Guest Post & Giveaway!
by Jane Peden


Jane Peden returns with an all new Miami Lawyers novel releasing November 29, 2016. Maria is raising her 13-year old brother Joey alone, and it’s clear he’s headed for trouble. But what happens when the only man who can save Joey is the same man Maria holds responsible for destroying her family? Find out in this steamy must read Fall title which fans of Jackie Braun’s Revenge Best Served Hot will love.


Her worst enemy is the one man she can’t resist.


Maria Martinez thought it was a dream come true when Ritchie Perez—a sweet and sexy guy she met volunteering at a soup kitchen—took her delinquent little brother Joey under his wing. But her dream becomes a nightmare when she discovers Ritchie is the same man who put her twin brother Tito in prison for 10 years. Now Joey’s in trouble, and Ritchie’s been appointed his temporary guardian. He’ll be moving into Ritchie’s luxurious waterfront Miami home—unless he’d prefer a juvenile detention facility.


And if Maria wants to be with him, she’ll be moving in too.


Now a hugely successful attorney in private practice, Ritchie made his reputation as a tough prosecutor who didn’t make deals with drug dealers and gang members. But that history comes back to haunt him when the woman he’s falling for believes he’s responsible for convicting an innocent man, and destroying her family. Ritchie wants to stop Joey from making the same mistakes his brother did. And he wants Maria in his bed. But as desire heats their blood, will the past reach out and destroy their future?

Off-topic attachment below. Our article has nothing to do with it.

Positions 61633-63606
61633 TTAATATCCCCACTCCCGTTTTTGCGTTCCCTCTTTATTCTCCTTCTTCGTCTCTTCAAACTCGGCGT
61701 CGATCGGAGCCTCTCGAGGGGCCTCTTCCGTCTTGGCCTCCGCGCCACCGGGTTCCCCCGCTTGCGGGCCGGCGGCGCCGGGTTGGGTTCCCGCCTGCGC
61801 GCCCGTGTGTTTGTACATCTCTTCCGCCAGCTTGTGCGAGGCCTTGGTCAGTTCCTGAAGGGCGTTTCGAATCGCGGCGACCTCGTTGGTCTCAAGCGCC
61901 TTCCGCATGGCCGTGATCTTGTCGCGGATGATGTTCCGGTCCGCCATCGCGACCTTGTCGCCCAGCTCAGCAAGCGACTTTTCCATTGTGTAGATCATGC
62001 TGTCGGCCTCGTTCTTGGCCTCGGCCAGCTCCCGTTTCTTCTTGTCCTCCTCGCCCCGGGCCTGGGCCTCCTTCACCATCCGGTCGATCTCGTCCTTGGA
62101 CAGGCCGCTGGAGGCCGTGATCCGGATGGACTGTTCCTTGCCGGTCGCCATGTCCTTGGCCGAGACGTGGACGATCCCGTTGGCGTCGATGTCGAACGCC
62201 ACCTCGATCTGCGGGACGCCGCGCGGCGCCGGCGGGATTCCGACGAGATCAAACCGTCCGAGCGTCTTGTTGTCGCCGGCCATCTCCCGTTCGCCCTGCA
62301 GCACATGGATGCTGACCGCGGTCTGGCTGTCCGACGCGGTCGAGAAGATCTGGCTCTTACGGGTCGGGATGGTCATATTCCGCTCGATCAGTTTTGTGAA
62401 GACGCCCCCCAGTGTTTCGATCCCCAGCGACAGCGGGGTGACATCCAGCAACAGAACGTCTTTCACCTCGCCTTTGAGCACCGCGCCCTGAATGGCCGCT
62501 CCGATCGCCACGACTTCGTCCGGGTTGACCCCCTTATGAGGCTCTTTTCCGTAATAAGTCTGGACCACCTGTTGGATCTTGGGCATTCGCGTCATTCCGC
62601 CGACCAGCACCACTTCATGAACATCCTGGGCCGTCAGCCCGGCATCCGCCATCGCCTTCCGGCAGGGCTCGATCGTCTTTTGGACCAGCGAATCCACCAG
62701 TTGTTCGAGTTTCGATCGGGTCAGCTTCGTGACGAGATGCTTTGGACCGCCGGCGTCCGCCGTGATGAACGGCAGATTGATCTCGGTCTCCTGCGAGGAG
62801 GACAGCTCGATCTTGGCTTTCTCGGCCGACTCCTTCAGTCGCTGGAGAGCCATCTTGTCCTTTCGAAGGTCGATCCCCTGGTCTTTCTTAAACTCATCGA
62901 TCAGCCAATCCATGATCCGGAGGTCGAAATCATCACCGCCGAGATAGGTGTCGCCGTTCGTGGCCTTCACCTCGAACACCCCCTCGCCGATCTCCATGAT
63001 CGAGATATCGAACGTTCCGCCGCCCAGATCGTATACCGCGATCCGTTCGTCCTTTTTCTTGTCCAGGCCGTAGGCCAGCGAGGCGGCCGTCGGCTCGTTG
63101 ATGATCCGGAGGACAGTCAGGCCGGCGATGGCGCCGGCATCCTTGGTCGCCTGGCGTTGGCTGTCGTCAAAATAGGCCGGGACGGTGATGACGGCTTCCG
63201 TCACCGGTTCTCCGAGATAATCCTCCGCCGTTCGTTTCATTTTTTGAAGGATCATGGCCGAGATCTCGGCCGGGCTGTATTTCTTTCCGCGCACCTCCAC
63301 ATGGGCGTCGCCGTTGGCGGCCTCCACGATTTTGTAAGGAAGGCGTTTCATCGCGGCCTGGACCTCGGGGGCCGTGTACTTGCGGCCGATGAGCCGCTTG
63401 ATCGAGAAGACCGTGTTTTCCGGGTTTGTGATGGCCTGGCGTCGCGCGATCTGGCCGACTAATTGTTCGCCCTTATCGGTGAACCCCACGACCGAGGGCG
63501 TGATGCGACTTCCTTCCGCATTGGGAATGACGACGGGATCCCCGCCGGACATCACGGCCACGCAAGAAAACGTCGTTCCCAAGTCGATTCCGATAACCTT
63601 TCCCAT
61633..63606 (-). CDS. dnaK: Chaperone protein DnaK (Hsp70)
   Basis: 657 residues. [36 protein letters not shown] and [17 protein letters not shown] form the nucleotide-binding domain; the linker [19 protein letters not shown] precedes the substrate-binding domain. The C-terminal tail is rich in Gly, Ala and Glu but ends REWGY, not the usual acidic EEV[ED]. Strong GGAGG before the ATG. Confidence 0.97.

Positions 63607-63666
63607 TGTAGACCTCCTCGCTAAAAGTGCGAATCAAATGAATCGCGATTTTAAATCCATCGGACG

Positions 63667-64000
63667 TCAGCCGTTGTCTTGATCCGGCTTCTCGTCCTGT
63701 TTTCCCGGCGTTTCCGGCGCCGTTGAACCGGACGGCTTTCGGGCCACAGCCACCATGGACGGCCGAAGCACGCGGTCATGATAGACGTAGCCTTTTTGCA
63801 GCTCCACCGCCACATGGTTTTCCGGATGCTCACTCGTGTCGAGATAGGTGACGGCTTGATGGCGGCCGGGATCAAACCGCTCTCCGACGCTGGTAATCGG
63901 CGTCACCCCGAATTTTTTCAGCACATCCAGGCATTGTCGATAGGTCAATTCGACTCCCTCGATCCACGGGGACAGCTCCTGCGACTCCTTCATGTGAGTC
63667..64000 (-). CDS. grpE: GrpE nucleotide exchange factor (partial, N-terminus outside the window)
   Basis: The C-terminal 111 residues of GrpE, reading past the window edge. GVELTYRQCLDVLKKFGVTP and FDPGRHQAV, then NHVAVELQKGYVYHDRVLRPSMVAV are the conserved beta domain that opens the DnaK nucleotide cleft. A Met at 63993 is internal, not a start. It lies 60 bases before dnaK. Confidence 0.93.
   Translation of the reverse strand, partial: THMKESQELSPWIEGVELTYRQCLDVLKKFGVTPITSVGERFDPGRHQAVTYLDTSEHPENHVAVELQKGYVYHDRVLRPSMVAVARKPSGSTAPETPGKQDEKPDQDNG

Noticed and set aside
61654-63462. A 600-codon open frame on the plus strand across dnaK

Add to your TBR List:  Goodreads


Available at:  Amazon  |  Barnes and Noble  |  Kobo


Guest Post by Jane Peden for Joyfully Reviewed

Top 5 Writing Tips for Newbie Authors


  1. Find the process that works for you. There is no “right” way to write a book. But there are plenty of people out there who will happily tell you all the “rules” for writing. Over the past ten years I’ve attended countless writing workshops and conferences. And I’ve heard many absolutes.  You MUST use a critique group. . . . Make sure you know your character’s GMC (goals, motivation, and conflict) BEFORE you start writing. . . Always interview your characters so that you know their interests, their backgrounds, their favorite flavor of ice cream . . . Make an outline and a detailed synopsis first, even if you don’t stick to it. . .  I’ve seen elaborate story collages, scene-by-scene POV spreadsheets, and charts covered with colored sticky notes. None of that works for me. I’m not saying it’s wrong.  But it’s just not my process.  I’m a pantser (a writer who dives into the story without plotting first). I start with just a hook.  And that’s fine. Just like it’s fine if you write with a detailed outline first. The point is, everybody’s process is different, and what works for one writer doesn’t work for another. Find what works for you. And don’t second-guess yourself when someone tells you another way is the “right” way.